EDF Energy invests during planned maintenance shutdown at Dungeness B
ONE of the two nuclear reactors at Dungeness B power station in Kent will be taken out of service on 1 May for a major maintenance programme worth around £30m. Dungeness B’s other reactor is due to continue operating normally throughout the period.
Around 500 extra workers will join the site’s 550-strong team during the ten-week period, providing a boost to the local economy.
Steve Coates, plant manager at Dungeness B, said: “The team here at Dungeness B is ready for what will be a busy time for the station and they will be supported by many hundreds of contractors.
“It’s good news for the local economy which will see benefits for local shops, taxis, restaurants, B and Bs and hotels.”
These maintenance periods known as “statutory outages” take place every three years and are planned years in advance. The company also advises National Grid to ensure that there is no impact on the national electricity supply.
The team will carry out more than 11,000 separate pieces of work. The extensive programme of work will see inspections inside the reactor as well as the installation of new equipment at the plant.
This year the station is also investing an additional £4.5 million in key projects to improve plant performance through to the end of its life. EDF Energy expects Dungeness B to remain open for an additional ten years thanks to the £150m extra investment announced at the beginning of this year.
Together, the two reactors generate enough low carbon electricity to power around one and a half million homes. In a typical year, producing this amount of low carbon energy avoids 3.4 million tonnes of CO2 being produced which is the same as taking 1.5 million (5%) passenger cars off the UK’s roads.
- Dungeness B nuclear power station was constructed between 1965-1985
- It was the first commercial AGR* to be commissioned in the UK
- Dungeness B employs 550 people plus another 200 contract staff and contributes over £40 million to local economy
- The station takes on around six new apprentices each year
- The two reactors have a capacity of 1050 MW, enough energy for over 1.5 million homes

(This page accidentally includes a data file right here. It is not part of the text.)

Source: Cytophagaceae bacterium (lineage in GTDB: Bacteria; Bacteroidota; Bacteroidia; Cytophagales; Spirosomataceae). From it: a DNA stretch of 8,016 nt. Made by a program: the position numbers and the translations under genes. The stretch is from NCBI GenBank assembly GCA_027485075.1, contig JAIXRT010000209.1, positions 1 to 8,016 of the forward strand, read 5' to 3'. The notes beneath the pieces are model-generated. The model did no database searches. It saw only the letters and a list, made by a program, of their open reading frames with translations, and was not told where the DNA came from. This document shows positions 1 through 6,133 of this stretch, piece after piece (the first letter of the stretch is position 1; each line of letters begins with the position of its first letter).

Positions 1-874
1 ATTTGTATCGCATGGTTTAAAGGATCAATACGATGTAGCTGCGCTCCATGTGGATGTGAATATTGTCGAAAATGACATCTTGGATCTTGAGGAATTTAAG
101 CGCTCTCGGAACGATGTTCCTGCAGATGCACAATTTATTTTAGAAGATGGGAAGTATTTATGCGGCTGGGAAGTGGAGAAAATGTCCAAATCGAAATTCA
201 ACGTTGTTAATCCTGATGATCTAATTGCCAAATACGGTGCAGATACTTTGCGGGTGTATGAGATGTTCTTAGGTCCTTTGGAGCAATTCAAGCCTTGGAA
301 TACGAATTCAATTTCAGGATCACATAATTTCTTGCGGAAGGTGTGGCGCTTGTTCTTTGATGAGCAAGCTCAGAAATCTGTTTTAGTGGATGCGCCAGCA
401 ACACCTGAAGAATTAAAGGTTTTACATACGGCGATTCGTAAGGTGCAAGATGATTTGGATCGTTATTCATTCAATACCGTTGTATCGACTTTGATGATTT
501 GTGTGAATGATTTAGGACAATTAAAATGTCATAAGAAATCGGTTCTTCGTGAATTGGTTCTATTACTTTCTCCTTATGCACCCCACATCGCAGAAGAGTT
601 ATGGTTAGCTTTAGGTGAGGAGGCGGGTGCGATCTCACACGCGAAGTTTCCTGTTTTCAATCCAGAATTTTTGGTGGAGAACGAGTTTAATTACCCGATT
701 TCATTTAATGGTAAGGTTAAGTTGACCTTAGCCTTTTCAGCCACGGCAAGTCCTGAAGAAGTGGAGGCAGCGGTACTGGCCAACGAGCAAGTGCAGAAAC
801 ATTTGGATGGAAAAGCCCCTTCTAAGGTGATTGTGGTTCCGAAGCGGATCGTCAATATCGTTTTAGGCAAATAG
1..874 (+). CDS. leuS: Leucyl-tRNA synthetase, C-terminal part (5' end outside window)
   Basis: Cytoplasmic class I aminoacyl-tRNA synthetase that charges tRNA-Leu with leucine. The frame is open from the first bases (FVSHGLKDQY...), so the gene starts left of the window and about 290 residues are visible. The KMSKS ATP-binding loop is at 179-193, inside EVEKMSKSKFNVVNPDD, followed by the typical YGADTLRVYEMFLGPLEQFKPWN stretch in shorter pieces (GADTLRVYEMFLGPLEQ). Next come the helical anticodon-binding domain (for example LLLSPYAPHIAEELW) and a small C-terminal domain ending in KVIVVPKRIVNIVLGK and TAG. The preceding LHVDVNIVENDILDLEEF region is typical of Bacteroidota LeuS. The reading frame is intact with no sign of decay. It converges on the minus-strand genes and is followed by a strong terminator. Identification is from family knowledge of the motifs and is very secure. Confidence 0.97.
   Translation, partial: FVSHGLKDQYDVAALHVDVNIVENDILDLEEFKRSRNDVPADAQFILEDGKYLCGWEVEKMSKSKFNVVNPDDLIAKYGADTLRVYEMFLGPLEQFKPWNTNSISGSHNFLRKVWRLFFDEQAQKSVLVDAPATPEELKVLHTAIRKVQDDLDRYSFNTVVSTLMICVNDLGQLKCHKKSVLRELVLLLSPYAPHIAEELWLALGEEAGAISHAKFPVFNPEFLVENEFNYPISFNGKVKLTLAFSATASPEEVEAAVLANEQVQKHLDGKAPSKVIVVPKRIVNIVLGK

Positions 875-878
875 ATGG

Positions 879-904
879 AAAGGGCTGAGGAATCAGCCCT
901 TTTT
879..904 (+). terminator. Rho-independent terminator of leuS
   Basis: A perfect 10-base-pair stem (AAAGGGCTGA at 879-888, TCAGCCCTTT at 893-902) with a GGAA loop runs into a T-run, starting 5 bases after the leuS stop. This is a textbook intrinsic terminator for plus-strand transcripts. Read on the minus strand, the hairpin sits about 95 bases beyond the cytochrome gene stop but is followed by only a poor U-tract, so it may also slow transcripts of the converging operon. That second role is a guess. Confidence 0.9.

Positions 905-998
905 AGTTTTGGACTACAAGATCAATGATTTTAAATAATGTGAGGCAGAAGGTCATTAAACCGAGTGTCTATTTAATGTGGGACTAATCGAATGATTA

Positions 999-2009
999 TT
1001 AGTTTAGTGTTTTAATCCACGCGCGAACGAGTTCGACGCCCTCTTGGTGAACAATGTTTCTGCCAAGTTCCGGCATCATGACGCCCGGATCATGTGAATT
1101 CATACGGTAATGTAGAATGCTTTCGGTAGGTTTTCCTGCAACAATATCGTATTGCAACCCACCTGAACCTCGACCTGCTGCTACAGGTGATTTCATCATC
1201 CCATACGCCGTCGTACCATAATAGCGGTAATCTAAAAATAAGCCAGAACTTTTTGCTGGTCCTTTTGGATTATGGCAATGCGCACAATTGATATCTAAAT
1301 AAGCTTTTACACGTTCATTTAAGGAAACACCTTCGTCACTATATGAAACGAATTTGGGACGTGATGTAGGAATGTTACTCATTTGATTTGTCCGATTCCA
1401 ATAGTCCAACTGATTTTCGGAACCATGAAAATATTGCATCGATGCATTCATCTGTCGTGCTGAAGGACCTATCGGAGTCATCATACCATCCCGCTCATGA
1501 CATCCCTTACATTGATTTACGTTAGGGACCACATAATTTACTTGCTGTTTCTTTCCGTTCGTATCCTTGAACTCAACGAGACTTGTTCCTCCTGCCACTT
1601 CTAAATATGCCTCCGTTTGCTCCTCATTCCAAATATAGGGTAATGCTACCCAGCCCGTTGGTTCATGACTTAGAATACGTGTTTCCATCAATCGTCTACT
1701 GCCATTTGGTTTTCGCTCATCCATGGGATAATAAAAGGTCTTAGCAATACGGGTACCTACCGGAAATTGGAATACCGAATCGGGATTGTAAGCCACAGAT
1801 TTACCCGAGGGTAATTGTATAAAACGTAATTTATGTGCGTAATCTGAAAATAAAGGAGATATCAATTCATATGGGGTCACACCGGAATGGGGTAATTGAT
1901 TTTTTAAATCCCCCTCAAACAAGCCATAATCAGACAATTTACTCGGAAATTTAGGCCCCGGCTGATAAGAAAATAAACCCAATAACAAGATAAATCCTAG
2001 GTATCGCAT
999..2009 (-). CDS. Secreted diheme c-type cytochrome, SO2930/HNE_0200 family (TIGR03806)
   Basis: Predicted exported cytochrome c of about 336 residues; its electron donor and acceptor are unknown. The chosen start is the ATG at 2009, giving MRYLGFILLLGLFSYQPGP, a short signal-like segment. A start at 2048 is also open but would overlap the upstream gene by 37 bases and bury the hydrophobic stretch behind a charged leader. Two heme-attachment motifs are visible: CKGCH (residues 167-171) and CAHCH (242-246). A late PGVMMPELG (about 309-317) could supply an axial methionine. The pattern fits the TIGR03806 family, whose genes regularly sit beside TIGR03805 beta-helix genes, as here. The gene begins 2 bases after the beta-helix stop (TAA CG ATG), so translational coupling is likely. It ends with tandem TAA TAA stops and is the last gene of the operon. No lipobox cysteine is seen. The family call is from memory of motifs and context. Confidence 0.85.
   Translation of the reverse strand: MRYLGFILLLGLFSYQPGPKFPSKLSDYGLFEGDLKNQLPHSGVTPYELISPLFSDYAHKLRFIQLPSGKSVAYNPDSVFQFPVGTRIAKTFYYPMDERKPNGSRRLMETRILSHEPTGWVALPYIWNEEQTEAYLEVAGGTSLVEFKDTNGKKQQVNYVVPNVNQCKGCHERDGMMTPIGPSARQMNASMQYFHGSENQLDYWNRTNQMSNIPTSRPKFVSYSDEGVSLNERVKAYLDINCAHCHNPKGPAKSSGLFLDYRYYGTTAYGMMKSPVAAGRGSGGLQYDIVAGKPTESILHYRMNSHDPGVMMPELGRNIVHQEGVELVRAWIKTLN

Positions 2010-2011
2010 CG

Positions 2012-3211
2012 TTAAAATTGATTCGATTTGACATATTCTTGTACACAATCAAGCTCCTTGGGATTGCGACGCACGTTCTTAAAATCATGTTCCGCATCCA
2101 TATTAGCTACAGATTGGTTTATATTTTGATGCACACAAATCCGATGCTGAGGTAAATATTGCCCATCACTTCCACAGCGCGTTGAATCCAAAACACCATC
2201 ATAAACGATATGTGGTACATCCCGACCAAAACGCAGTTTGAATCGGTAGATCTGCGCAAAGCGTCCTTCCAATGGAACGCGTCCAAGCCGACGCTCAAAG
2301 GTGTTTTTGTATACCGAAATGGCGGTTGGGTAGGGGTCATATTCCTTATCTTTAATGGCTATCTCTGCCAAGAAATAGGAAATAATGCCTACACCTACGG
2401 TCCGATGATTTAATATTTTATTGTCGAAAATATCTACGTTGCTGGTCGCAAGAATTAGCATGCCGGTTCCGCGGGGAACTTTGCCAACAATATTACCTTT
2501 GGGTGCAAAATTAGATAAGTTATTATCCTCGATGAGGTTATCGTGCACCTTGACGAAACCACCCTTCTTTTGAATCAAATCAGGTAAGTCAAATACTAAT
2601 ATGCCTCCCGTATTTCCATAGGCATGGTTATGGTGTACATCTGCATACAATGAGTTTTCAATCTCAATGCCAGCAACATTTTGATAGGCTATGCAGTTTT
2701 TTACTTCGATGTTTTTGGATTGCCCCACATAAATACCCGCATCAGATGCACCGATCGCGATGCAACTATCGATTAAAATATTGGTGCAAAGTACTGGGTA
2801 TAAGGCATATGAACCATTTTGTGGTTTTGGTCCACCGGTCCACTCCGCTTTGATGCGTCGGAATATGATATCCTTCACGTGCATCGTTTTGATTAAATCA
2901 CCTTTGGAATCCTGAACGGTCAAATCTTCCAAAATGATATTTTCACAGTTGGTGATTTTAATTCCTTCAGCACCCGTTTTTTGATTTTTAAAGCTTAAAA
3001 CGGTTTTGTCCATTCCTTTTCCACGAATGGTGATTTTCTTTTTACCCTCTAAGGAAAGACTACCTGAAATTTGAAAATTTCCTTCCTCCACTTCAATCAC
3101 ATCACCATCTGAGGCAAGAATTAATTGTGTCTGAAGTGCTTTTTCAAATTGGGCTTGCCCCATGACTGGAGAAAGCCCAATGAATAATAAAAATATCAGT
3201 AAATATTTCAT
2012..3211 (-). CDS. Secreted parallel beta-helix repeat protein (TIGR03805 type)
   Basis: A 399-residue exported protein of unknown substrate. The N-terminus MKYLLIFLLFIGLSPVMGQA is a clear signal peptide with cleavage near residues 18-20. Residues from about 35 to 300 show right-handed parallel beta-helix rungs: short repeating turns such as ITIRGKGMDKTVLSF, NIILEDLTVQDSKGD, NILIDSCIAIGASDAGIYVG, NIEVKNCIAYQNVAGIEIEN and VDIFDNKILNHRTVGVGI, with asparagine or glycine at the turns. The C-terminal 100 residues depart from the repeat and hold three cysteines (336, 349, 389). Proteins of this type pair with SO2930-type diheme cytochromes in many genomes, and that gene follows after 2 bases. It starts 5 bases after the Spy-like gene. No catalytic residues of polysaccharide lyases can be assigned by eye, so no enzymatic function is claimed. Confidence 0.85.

- Its annual generation avoids around 3.4m tonnes of CO2 – the same as taking 1.5 million (5%) of passenger cars off the UK’s roads.
*AGR – “Advanced Gas-Cooled Reactors” are the second generation of British gas-cooled reactors. They use graphite as a moderator and are cooled primarily with carbon dioxide. Nuclear generation does not however emit any CO2.
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EDF Energy in the South East
In the South East EDF Energy operates Dungeness B power station which employs over 500 staff and 200 contracting partners.
EDF Energy employs a further 2,500 staff in East and West Sussex with approximately 800 across sites in Crawley, Three Bridges, and East Grinstead and 1,700 across two of our three UK based call centres in Hove and Worthing..
As well as generating enough power to serve some 1.5million homes in this region the company also provides gas and electricity to 730,000 customers with over 20% of those opting for one of the company’s Blue+ products which are backed by low-carbon generation.
We make sure we buy enough electricity generated from a low-carbon nuclear source to match every unit of electricity we estimate our Blue customers use.
EDF Energy is proud to power up some of the largest companies in the UK, including sites for Tesco Stores Limited, Ministry of Defence and Morrisons right here in the South East.
Following a landmark agreement with Network Rail the company also provides nuclear-backed Blue energy to power up the UKs electric rail network, covering most of the south east of England and the main lines from London to Edinburgh and Glasgow, as well as the Merseyrail network around Liverpool and the Glasgow suburban network.